Bishkek is situated at about 800 metres (2,600 ft) altitude just off the northern fringe of theKyrgyz Ala-Too range, an extension of the Tian Shan mountain range, which rises up to 4,855 metres (15,928 ft) and provides a spectacular backdrop to the city. North of the city, a fertile and gently undulating steppe extends far north into neighboring Kazakhstan. TheChui River drains most of the area. Bishkek is connected to the Turkestan-Siberia Railwayby a spur line.
- State Historical Museum, located in Ala-Too Square, the main city square
- State Museum of Applied Arts, containing examples of Kyrgyz traditional handicrafts
- Frunze House Museum
- Statue of Ivan Panfilov stands in the park near the White House.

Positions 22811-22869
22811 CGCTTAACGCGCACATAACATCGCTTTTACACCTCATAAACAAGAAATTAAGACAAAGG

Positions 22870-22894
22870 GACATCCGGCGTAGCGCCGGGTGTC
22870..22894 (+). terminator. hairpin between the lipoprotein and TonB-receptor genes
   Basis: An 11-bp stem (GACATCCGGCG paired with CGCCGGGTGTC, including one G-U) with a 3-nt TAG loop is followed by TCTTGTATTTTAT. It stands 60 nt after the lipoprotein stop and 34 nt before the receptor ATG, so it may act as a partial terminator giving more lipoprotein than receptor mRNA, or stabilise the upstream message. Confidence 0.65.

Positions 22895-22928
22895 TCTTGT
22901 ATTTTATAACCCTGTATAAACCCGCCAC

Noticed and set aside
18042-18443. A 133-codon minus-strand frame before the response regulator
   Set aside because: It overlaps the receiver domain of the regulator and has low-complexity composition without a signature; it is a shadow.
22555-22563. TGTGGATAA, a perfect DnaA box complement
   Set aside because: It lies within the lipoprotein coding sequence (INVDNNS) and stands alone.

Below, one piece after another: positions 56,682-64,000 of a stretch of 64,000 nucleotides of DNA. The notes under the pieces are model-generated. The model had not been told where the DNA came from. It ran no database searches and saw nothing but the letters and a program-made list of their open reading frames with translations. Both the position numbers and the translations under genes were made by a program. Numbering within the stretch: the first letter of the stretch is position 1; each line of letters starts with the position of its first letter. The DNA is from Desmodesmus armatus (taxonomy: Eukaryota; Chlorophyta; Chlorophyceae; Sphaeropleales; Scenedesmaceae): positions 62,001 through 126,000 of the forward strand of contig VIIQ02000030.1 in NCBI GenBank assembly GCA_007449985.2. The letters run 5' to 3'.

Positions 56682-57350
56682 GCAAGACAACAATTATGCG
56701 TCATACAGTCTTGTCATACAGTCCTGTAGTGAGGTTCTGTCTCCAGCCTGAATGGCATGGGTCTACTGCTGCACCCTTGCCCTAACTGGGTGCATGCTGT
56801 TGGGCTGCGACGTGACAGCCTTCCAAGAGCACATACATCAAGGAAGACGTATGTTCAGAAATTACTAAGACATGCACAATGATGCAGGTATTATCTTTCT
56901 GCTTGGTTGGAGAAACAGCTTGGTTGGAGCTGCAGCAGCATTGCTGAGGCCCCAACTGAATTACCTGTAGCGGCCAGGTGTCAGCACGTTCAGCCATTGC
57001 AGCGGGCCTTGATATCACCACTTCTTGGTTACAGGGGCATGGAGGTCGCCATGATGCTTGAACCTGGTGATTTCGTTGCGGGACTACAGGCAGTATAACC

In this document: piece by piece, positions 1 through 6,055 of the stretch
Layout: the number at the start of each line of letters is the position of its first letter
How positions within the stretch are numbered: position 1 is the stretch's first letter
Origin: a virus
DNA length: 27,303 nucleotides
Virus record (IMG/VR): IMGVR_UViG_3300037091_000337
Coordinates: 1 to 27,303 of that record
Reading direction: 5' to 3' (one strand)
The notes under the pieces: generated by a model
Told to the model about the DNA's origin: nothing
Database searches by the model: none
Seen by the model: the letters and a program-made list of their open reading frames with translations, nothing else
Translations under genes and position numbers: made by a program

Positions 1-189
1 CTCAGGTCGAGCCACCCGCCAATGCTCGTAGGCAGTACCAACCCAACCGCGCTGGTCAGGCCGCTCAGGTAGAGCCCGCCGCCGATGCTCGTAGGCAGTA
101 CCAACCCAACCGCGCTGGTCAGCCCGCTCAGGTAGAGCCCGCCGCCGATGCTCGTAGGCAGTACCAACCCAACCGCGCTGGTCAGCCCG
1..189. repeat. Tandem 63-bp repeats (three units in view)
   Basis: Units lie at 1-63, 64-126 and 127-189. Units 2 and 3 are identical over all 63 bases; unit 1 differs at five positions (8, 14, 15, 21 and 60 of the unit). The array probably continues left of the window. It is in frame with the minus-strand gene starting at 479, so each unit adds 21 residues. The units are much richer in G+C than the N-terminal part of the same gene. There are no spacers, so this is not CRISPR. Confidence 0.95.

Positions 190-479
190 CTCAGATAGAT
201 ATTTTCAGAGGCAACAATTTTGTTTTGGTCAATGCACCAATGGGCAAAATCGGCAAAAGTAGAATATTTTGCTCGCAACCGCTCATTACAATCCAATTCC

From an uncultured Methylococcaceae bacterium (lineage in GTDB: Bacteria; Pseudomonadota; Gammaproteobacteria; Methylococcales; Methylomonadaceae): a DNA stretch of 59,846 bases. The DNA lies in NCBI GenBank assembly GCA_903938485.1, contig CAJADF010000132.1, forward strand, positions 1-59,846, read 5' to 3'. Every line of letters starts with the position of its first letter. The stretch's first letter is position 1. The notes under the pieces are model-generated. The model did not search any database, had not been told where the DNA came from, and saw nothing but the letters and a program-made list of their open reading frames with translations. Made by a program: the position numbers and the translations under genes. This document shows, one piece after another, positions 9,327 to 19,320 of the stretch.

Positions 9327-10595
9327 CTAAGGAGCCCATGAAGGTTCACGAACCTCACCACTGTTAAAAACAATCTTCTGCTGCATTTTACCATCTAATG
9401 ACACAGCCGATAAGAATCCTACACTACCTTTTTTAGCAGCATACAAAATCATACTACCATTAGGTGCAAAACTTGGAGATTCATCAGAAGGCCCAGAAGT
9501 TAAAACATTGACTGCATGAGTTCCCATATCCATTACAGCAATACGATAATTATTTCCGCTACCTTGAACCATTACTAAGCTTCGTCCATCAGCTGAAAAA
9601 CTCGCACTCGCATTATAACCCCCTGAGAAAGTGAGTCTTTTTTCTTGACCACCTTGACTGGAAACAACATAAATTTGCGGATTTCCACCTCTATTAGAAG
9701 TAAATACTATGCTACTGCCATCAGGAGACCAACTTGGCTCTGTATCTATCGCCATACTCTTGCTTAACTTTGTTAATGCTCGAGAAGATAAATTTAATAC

- An equestrian statue of Mikhail Frunze still stands in a large park (Boulevard Erkindik) across from the train station.
- The train station itself was built in 1946 by German prisoners of war and has survived since then without further renovation or repairs; most of those who built it perished and were buried in unmarked pits near the station.
- The main government building, the White House, is a huge, seven story marble block and the former headquarters of the Communist Party of the Kirghiz SSR
- At Ala-Too Square, there is an Independence monument where the changing of the guards may be watched.
- Osh bazaar, west of the downtown area, is a large, picturesque produce market
The Dordoy Bazaar, just inside the bypass highway on the north-eastern edge of the city, is a major retail and wholesale market.
Outside the city
The Kyrgyz Ala-Too mountain range, some 40 kilometres (25 mi) away, provides a spectacular backdrop to the city; the Ala Archa National Park is only a 30 to 45 minutes drive away.